With all of this being said, it becomes obvious that there are many more considerations in a digital camera than just the megapixel count. With so many facets of a camera such as physical sensor size, lenses, camera settings, post-processing capabilities, filters, etc., the megapixel number was essentially an easy way for marketers to advertise the claimed superiority of their products until the practical limits of image sensors was reached. Beyond a certain limit, more megapixels doesn’t automatically translate into a better picture. As already mentioned, however, the megapixel count can be important, but there are so many ways to make up for a lower megapixel count if you have to. For example, images with high dynamic range are becoming the norm even in cell phones, which also helps eliminate the need for a flash. Whatever you decide, though, if you want to start taking great pictures don’t worry about specs; just go out and take some photographs!
(Title image: VISTA gigapixel mosaic of the central parts of the Milky Way, produced by European Southern Observatory (ESO) and released under Creative Commons Attribution 4.0 International License. This is a scaled version of the original 108,500 x 81,500, 9-gigapixel image.)
With interest and accessibility to both wearable tech and virtual reality approaching an all-time high, three students from Cornell University — [Daryl Sew, Emma Wang, and Zachary Zimmerman] — seek to turn your body into the perfect controller.
That is the end goal, at least. Their prototype consists of three Kionix tri-axis accelerometer, gyroscope and magnetometer sensors (at the hand, elbow, and shoulder) to trace the arm’s movement. Relying on a PC to do most of the computational heavy lifting, a PIC32 in a t-shirt canister — hey, it’s a prototype! — receives data from the three joint positions, transmitting them to said PC via serial, which renders a useable 3D model in a virtual environment. After a brief calibration, the setup tracks the arm movement with only a little drift in readings over a few minutes.
The best thing about owning a 3D printer or CNC router may not just be what you can additively or subtractively create with it. With a little imagination you can turn your machine into a 3D scanner, and using capacitive sensors to image items turns out to be an interesting project.
[Nelson]’s scanner idea came from fiddling with some capacitive sensors at work, and with a high-resolution capacitance-to-digital sensor chip in hand, he set about building a scan head for his printer. In differential mode, the FDC2212 sensor chip uses an external LC tank circuit with two plain sensor plates set close to each other. The sensor plates form an air-dielectric variable capacitor, and the presence of an object can be detected with high sensitivity. [Nelson]’s custom sensor board and controller ride on a 3D-printed bracket and scan over the target on the printer bed. Initial results were fuzzy, but after compensating for room temperature variations and doing a little filtering on the raw data, the scans were… still pretty fuzzy. But there’s an image there, and it’s something to work with.
When you want to play around with a new technology, do you jump straight to production machinery? Nope. Nothing beats a simplified model as proof of concept. And the only thing better than a good proof of concept is an amusing proof of concept. In that spirit [Eric Tsai], alias [electronichamsters], built the world’s most complicated electronic gingerbread house this Christmas, because a home-automated gingerbread house is still simpler than a home-automated home.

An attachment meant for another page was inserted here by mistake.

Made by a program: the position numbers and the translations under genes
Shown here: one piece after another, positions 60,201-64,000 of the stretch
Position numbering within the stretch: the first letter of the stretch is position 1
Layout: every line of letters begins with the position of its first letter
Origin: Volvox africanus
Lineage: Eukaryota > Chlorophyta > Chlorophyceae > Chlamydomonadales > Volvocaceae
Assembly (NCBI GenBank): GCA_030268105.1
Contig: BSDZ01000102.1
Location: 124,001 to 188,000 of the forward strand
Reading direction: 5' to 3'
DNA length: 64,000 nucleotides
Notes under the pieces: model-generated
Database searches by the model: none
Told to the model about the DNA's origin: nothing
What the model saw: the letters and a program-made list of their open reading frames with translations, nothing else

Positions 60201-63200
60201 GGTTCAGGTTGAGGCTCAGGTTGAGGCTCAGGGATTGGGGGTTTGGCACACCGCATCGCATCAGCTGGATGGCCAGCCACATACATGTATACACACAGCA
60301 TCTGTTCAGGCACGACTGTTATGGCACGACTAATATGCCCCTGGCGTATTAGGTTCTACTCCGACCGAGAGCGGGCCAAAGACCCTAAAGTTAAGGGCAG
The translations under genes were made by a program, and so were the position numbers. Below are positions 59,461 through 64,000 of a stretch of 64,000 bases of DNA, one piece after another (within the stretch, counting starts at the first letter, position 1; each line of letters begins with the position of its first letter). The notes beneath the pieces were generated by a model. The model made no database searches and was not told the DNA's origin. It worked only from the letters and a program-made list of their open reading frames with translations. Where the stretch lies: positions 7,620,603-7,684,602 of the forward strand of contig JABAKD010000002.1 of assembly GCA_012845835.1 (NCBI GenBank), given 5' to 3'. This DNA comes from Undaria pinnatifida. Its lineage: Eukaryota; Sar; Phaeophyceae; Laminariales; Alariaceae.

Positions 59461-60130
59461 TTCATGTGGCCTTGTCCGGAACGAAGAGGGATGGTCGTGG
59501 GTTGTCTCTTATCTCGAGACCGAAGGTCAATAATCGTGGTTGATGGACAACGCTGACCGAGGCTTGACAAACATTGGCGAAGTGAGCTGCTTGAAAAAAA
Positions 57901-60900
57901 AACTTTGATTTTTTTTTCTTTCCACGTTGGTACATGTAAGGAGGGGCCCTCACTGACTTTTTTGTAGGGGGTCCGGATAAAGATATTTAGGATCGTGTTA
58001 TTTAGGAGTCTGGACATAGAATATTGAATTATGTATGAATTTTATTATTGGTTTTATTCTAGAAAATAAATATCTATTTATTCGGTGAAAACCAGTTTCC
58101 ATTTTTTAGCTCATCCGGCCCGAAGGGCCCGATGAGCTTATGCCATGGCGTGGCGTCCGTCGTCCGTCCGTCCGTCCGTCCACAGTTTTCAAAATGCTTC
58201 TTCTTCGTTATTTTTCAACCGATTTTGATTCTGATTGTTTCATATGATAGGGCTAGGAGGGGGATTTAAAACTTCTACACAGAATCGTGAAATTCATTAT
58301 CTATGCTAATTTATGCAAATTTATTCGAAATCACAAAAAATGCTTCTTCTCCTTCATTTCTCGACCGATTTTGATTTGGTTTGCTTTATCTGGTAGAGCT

Yeah, there are blinky lights and it’s all controlled by his smartphone. That’s just the basics. The crux of the demo, however, is the Bluetooth-to-MQTT gateway that he built along the way. A Raspberry Pi with a BTLE radio receives local data from BTLE sensors and pushes them off to an MQTT server, where they can in principle be read from anywhere in the world. If you’ve tried to network battery-powered ESP8266 nodes, you know that battery life is the Achilles heel. Swapping over to BTLE for the radio layer makes a lot of sense.
Everyone’s favorite viscoelastic non-Newtonian fluid has a new use, besides bouncing, stretching, and getting caught in your kid’s hair. Yes, it’s Silly Putty, and when mixed with graphene it turns out to make a dandy force sensor.
To be clear, [Jonathan Coleman] and his colleagues at Trinity College in Dublin aren’t buying the familiar plastic eggs from the local toy store for their experiments. They’re making they’re own silicone polymers, but their methods (listed in this paywalled article from the journal Science) are actually easy to replicate. They just mix silicone oil, or polydimethylsiloxane (PDMS), with boric acid, and apply a little heat. The boron compound cross-links the PDMS and makes a substance very similar to the bouncy putty. The lab also synthesizes its own graphene by sonicating graphite in a solvent and isolating the graphene with centrifugation and filtration; that might be a little hard for the home gamer to accomplish, but we’ve covered a DIY synthesis before, so it should be possible.
With the raw materials in hand, it’s a simple matter of mixing and kneading, and you’ve got a flexible, stretchable sensor. [Coleman] et al report using sensors fashioned from the mixture to detect the pulse in the carotid artery and even watch the footsteps of a spider. It looks like fun stuff to play with, and we can see tons of applications for flexible, inert strain sensors like these.
In Texas — at least around Houston — we don’t have basements. We do, however, have bilges. Both of these are subject to taking on water when no one is paying attention. A friend of mine asked me what I thought of an Instructable that showed how to make a water sensor using a few discrete components. The circuit would probably work — it relied on the conductivity of most water to supply enough current to a bipolar transistor’s base to turn it on.
It is easy to overthink something like this, so I told my friend he should go with something a little more old-fashioned. I don’t know the origin of it, but it is older than I am. You can make a perfectly good water detector with things you probably already have around the house. My point isn’t that you should (or shouldn’t) construct a homemade water sensor. My point is that you don’t always need to go to the high-tech solution.